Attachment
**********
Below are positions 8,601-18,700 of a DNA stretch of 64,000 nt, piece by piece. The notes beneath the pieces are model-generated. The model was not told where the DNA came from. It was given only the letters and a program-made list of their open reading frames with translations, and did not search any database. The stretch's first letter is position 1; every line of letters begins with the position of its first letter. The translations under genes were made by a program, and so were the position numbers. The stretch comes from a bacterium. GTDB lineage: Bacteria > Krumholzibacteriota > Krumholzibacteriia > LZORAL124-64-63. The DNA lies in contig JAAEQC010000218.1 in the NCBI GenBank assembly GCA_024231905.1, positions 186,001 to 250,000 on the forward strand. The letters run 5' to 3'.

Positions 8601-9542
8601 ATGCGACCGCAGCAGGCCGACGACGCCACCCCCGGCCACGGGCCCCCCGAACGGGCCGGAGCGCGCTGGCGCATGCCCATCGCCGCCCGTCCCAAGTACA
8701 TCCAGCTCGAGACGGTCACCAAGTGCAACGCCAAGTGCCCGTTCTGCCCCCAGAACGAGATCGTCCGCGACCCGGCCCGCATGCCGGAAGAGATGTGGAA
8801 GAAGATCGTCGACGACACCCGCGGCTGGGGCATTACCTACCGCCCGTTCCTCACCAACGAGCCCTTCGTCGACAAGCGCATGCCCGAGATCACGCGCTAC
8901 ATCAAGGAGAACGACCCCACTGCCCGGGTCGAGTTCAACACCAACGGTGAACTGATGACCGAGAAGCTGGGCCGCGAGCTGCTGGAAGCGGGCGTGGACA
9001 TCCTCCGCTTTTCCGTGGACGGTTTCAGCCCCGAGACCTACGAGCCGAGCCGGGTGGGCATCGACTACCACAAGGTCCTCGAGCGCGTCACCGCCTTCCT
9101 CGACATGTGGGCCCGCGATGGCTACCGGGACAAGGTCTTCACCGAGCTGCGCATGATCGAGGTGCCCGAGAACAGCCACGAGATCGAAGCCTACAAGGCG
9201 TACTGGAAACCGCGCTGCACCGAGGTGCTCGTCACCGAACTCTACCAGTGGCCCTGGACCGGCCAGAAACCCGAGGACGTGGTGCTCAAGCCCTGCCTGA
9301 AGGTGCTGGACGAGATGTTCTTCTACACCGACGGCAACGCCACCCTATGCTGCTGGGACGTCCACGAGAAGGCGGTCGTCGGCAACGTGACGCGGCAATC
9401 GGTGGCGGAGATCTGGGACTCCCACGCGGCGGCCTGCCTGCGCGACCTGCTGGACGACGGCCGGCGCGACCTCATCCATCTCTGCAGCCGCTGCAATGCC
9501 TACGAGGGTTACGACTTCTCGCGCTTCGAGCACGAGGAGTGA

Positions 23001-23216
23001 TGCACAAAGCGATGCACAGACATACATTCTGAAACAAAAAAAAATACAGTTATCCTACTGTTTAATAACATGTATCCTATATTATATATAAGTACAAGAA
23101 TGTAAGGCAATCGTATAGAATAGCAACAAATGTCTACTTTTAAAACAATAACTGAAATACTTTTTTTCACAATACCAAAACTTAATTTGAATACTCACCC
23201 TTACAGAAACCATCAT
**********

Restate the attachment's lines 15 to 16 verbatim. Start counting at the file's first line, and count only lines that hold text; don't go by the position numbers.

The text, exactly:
23101 TGTAAGGCAATCGTATAGAATAGCAACAAATGTCTACTTTTAAAACAATAACTGAAATACTTTTTTTCACAATACCAAAACTTAATTTGAATACTCACCC
23201 TTACAGAAACCATCAT